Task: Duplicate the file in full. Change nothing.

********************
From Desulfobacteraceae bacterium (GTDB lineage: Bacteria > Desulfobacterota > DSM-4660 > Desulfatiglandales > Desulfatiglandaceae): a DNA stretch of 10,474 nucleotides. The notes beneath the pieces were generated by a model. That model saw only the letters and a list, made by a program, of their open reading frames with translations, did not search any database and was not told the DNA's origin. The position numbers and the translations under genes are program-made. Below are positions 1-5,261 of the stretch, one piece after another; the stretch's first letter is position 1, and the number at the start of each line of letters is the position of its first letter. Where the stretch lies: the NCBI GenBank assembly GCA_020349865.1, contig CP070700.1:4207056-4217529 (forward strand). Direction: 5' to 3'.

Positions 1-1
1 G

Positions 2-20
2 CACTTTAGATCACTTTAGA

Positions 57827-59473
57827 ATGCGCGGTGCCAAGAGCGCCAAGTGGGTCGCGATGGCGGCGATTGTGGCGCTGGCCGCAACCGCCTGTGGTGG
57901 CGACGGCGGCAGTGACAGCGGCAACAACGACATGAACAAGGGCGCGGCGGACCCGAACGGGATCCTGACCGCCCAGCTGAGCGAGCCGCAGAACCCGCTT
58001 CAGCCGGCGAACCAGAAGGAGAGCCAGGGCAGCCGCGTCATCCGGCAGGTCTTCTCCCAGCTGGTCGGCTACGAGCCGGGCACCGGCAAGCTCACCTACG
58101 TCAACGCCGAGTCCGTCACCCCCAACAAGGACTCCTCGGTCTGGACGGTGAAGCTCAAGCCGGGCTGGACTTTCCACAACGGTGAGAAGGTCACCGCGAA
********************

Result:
From Desulfobacteraceae bacterium (GTDB lineage: Bacteria > Desulfobacterota > DSM-4660 > Desulfatiglandales > Desulfatiglandaceae): a DNA stretch of 10,474 nucleotides. The notes beneath the pieces were generated by a model. That model saw only the letters and a list, made by a program, of their open reading frames with translations, did not search any database and was not told the DNA's origin. The position numbers and the translations under genes are program-made. Below are positions 1-5,261 of the stretch, one piece after another; the stretch's first letter is position 1, and the number at the start of each line of letters is the position of its first letter. Where the stretch lies: the NCBI GenBank assembly GCA_020349865.1, contig CP070700.1:4207056-4217529 (forward strand). Direction: 5' to 3'.

Positions 1-1
1 G

Positions 2-20
2 CACTTTAGATCACTTTAGA

Positions 57827-59473
57827 ATGCGCGGTGCCAAGAGCGCCAAGTGGGTCGCGATGGCGGCGATTGTGGCGCTGGCCGCAACCGCCTGTGGTGG
57901 CGACGGCGGCAGTGACAGCGGCAACAACGACATGAACAAGGGCGCGGCGGACCCGAACGGGATCCTGACCGCCCAGCTGAGCGAGCCGCAGAACCCGCTT
58001 CAGCCGGCGAACCAGAAGGAGAGCCAGGGCAGCCGCGTCATCCGGCAGGTCTTCTCCCAGCTGGTCGGCTACGAGCCGGGCACCGGCAAGCTCACCTACG
58101 TCAACGCCGAGTCCGTCACCCCCAACAAGGACTCCTCGGTCTGGACGGTGAAGCTCAAGCCGGGCTGGACTTTCCACAACGGTGAGAAGGTCACCGCGAA